At a Vatican meeting with Catholic bishops from the USA last month, the pope told them that they had a duty to apply pressure on Catholic politicians to get Catholic doctrine written into law.
Ratzinger said: "The Church has a critical role to play in countering cultural currents which, on the basis of an extreme individualism, seek to promote notions of freedom detached from moral truth."
He noted U.S. bishops' efforts "to maintain contacts with Catholics involved in political life and to help them understand their personal responsibility to offer public witness to their faith..."
That was especially important with regard to "the great moral issues of our time: respect for God's gift of life, the protection of human dignity and the promotion of authentic human rights," he said.
The bishops had to ensure that American Catholics had the courage "to counter a reductive secularism which would delegitimize the Church's participation in public debate about the issues which are determining the future of American society."
No sooner were they back home than the bishops saw an opportunity to put the pope's orders into effect. They launched an all-out attack on President Obama's new health insurance plan that would make it possible for women to gain contraception free of charge. Even in Catholic institutions.
The great cry went up: "Obama has launched a war on religion."
The battle cry was taken up by the right-wing press and was, of course, a gift to the Republican politicians battling it out for the presidential candidacy. Mitt Romney said: "Remarkably, under this president's administration, there is an assault on religion -- an assault on the conviction and religious beliefs of members of our society." Gingrich and Santorum -- both Catholics -- have similarly launched broadsides at the president.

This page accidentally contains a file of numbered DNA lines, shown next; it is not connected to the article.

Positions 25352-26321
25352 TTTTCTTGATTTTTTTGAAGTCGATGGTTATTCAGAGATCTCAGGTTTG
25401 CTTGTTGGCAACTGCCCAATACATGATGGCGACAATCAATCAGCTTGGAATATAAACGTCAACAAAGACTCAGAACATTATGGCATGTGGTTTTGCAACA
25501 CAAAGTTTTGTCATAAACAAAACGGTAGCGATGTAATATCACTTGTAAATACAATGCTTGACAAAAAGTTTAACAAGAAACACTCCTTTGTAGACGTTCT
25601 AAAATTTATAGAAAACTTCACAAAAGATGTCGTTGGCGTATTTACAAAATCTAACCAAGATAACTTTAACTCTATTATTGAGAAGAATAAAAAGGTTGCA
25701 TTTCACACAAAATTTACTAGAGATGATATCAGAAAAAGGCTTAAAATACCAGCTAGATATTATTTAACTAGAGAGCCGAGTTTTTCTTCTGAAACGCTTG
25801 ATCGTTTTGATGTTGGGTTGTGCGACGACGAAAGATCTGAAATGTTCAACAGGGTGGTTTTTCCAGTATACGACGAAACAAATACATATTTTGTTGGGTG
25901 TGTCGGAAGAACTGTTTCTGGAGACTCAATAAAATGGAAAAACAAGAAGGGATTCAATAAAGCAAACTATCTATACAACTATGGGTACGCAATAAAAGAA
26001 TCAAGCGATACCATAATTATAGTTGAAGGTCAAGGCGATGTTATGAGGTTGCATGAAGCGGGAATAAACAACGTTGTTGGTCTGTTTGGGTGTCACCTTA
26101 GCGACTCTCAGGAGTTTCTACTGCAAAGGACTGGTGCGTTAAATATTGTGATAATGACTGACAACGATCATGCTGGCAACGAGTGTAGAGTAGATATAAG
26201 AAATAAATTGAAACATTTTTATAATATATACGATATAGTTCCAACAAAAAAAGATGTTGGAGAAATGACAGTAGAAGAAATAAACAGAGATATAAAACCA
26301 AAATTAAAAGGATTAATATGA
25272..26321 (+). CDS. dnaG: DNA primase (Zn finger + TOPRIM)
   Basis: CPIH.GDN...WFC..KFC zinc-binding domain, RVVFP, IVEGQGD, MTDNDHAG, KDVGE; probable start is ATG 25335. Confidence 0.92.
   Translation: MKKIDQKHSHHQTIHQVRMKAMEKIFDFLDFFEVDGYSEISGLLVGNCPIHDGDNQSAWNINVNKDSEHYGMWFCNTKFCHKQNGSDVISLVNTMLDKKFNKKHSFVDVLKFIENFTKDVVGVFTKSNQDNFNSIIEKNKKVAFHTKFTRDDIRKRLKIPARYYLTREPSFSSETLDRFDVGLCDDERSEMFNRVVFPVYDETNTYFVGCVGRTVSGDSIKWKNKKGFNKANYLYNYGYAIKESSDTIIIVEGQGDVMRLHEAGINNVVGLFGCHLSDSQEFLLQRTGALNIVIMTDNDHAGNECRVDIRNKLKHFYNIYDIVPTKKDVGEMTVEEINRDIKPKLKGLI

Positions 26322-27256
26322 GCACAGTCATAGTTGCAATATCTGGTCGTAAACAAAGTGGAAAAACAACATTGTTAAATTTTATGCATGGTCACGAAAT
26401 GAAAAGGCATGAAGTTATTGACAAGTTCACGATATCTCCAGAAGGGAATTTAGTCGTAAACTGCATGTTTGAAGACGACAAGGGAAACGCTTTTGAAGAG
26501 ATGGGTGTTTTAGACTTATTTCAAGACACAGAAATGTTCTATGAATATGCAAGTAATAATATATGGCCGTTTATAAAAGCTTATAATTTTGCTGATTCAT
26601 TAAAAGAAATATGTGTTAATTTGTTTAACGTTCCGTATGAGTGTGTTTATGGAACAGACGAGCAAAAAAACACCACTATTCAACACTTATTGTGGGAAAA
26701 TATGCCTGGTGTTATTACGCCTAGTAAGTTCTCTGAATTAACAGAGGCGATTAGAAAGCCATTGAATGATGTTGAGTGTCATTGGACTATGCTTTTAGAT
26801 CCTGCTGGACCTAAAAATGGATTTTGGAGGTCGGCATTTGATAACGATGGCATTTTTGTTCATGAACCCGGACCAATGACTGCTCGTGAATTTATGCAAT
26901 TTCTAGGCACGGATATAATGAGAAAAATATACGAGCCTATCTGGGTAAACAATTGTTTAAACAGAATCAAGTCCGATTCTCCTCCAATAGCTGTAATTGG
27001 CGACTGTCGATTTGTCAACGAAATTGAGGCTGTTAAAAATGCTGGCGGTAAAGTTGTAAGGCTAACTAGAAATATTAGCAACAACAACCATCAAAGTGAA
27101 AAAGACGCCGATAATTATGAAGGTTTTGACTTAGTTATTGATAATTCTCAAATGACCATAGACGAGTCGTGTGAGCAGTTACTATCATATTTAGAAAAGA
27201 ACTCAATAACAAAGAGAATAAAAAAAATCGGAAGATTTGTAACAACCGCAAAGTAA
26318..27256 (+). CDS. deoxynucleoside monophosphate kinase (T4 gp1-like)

In their usual overstated, hyperventilating way the bishops have presented Mr Obama as variously destroying religious freedom, breaching the constitution, attacking the Catholic Church and maybe even eating the babies he permits to be aborted.
The Catholic Church started its campaign at screeching pitch and is increasing the volume from there.
So, is there a war on religion? Or is religion waging a war on democracy?
After all, Obama was elected on the promise of health care reform. He didn't pull it out of the bag as a surprise. The American people wanted him to do it.
And polls are now showing that most American Catholics -- and everyone else except white evangelicals -- support Obama's plans to give women birth control.
So who are the Catholic bishops speaking for when they demand exemption from the law? Not their congregants, that's for sure.
These polls are inconvenient to the American right, religious and secular, so there will be an attempt to quickly bury them.
But the truth of this fracas is that the pope is trying to run American politics and bring it in line with his own teachings. And like all theocrats, it doesn't matter what the people want, what matters is what he says God wants.